Discover Mechanical

Improve your fuel efficiency today

The way you drive, and the condition of your vehicle, have an impact on the amount of fuel that you use.

Here, we discuss some simple steps that you may take to boost your fuel efficiency by as much as 30%. Fuel efficient driving not only has the potential to save you money at the petrol station, it can also improve the road safety and general wear of your vehicle.
Drive in the right gear.
When your vehicle operates in a gear lower than required, it wastes fuel. Overworking your vehicle’s engine in top gear on steep inclines and corners is also a sure way to waste fuel.
For those driving in a manual car, it is recommended that you change gears as soon as the car is comfortable with the higher gear. You shouldn’t accelerate harder than is necessary to do this. Not only does this waste fuel, but it can increase wear and tear on your engine.
For those in an automatic vehicle, easing back on the accelerator once the car has gathered momentum will allow the automatic transmission to shift up quicker and smoother. It is best to avoid using power options, which drop the car into a lower gear and therefore use more fuel.
Drive smoothly.
Frequent stop/start driving is less efficient than driving at a constant speed. More revs results in greater fuel use, so take it easy on the accelerator.
When you drive with a good distance between yourself and the vehicle in front, you are better able to anticipate traffic flow. This will lessen your need to hit the brakes as frequently.
Where it is safe to do so, using cruise control will allow you to drive more smoothly and more fuel efficiently.
Minimise aerodynamic drag.
Air resistance worsens if you have additional parts on the exterior of your vehicle such as roof racks or spoilers. Having a window open will also affect your air resistance. This in turn, increases your fuel consumption. Where possible, remove parts such as roof racks or bike racks when not in use to minimise air resistance.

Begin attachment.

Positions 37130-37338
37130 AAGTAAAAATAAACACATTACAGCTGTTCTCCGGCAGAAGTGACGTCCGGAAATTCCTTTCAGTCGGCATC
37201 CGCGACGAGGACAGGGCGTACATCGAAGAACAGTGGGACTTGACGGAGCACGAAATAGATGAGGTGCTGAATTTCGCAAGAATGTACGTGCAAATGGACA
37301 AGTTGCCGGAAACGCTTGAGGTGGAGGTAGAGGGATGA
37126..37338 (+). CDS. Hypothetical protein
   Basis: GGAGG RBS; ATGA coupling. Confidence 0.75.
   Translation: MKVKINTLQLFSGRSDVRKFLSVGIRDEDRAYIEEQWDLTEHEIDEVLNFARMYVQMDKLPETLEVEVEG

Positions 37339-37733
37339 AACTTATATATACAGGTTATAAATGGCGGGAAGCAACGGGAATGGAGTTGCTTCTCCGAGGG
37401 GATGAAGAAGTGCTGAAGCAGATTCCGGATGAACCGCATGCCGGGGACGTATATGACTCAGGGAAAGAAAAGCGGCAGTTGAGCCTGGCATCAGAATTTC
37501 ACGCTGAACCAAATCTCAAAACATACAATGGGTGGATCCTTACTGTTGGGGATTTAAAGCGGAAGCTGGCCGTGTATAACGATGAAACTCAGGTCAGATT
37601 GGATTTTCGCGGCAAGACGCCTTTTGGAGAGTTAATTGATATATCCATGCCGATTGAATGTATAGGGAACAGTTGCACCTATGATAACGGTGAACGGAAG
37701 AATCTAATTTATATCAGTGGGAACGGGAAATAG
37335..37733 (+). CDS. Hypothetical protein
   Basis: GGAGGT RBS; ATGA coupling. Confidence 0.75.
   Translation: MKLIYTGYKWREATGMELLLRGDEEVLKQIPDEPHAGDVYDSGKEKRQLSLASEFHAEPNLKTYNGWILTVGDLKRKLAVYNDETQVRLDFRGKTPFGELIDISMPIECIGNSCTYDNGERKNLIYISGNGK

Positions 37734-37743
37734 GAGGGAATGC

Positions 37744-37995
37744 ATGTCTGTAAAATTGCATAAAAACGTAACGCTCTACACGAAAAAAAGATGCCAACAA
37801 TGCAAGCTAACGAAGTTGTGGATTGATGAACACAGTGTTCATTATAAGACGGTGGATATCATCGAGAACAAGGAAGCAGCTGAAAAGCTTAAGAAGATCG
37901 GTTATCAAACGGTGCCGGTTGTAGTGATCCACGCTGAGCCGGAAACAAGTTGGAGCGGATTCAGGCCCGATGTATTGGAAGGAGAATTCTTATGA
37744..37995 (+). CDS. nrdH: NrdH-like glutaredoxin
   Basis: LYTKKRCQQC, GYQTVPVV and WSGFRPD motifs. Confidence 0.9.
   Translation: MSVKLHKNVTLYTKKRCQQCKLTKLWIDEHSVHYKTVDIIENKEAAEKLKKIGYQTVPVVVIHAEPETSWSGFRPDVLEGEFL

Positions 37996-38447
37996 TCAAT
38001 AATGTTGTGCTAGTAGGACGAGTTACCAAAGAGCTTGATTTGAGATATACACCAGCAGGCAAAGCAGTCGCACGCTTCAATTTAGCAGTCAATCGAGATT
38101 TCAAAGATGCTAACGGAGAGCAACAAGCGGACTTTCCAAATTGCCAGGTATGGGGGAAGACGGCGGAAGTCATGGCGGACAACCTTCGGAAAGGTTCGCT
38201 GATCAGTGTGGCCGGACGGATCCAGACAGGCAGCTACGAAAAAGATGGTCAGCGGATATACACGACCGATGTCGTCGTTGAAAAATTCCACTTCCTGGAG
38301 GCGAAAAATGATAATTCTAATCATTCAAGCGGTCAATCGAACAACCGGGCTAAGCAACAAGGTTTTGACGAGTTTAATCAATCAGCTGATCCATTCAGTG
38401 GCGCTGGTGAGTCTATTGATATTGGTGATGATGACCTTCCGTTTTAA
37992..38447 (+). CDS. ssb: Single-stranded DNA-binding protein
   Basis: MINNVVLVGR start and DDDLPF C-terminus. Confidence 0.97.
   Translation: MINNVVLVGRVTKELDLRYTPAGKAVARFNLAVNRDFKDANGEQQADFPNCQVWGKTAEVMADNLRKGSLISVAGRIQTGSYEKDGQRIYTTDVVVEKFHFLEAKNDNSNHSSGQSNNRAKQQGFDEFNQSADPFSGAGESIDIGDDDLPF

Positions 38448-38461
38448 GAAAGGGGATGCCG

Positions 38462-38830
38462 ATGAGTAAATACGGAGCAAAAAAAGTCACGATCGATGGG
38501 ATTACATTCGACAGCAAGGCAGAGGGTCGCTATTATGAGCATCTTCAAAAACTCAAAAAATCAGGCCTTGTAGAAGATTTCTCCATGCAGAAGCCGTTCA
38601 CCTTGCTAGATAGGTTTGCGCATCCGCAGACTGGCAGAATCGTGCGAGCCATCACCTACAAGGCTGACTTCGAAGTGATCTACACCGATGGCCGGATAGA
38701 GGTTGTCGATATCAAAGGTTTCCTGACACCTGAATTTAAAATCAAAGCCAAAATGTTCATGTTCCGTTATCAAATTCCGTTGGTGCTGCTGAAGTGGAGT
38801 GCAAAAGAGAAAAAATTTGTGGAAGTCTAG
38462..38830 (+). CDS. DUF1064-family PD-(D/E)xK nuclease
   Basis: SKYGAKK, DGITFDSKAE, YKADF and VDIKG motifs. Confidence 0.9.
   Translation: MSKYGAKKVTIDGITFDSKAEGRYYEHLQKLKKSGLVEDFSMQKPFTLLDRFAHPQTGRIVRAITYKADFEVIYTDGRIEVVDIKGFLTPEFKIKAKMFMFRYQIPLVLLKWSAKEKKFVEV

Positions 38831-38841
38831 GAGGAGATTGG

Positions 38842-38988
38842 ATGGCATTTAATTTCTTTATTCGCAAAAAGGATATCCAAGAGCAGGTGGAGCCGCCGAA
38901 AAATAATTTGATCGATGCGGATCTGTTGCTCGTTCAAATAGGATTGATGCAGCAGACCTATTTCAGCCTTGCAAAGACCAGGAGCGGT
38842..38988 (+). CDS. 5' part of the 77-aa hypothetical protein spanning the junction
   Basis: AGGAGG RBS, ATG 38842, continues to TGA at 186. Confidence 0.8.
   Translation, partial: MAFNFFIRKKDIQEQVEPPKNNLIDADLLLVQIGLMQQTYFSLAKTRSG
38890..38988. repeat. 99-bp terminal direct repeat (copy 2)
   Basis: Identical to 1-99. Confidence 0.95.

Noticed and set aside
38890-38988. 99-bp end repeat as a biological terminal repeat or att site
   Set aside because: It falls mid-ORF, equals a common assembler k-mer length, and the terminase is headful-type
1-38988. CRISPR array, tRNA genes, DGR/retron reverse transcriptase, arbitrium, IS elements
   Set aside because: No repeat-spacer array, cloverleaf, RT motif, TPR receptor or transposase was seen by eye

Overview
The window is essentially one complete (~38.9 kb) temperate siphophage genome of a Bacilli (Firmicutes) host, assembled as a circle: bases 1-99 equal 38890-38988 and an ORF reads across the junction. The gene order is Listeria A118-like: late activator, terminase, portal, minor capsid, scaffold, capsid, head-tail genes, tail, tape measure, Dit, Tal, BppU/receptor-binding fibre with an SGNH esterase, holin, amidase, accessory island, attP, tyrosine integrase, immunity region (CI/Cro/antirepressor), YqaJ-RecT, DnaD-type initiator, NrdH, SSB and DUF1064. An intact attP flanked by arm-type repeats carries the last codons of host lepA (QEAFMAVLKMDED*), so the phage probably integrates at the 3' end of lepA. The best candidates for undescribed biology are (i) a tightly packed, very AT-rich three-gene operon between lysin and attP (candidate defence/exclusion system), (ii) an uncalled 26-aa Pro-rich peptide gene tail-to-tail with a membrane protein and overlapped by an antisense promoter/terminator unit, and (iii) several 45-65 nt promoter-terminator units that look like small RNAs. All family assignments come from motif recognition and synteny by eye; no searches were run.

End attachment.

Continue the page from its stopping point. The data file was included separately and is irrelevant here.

Travel light.
An increase in the weight carried by your vehicle will cause it to use more fuel. Removing items that are not required for your journey, such as tool boxes, sports equipment or a pram, will minimise unnecessary weight and therefore improve fuel consumption.
Use air conditioning wisely.
When operating, your vehicle’s air conditioner uses around 10% extra fuel. If it is hotter inside the vehicle than outside, wind down your windows to help cool your vehicle, before winding them back up and putting on the air conditioner. Once you are travelling at speeds of 80 km/h or more, the use of your air conditioner is better for fuel consumption than an open window, which creates aerodynamic drag.
Check your tyres.
Looking after your tyres will not only extend tyre life and improve handling, it will also reduce your fuel consumption.
When your tyres are under inflated, the rolling resistance of your tyres is increased. Low tyre pressures therefore, demand increased fuel consumption to cope with the issue. Keeping your tyres inflated to the correct level is a simple way to avoid this issue and save you money.
You can find the recommended tyre inflation pressure for your vehicle in either your vehicle owner’s manual or your vehicle placard, which is typically located in the door jamb on the driver’s side of the vehicle. Alternatively, the placard may also be located inside the glovebox or inside the fuel filler lid. In some instances, a vehicle may require different inflation pressures for the front and rear tyres.
Maintain your vehicle.
Keeping your vehicle well maintained will result in better fuel economy. You should have your vehicle regularly serviced, as per the recommendations specified in the manufacturer’s handbook.
Use the grade of petrol recommended for your vehicle by the manufacturer. This information can usually be found inside the fuel filler lid. When you use the recommended petrol, it ensures that you are achieving maximum fuel efficiency for your vehicle.
Similarly, using the correct grade of oil can also improve fuel efficiency. Using thicker oil, or older oil, can increase fuel consumption as the moving parts of the engine experience greater difficulty moving through it.
Operating a car can be a costly exercise. However, you can save money on fuel costs whilst reducing your CO2 emissions simply through the way that you drive and the condition of your vehicle.
BestDrive. You drive, we care.

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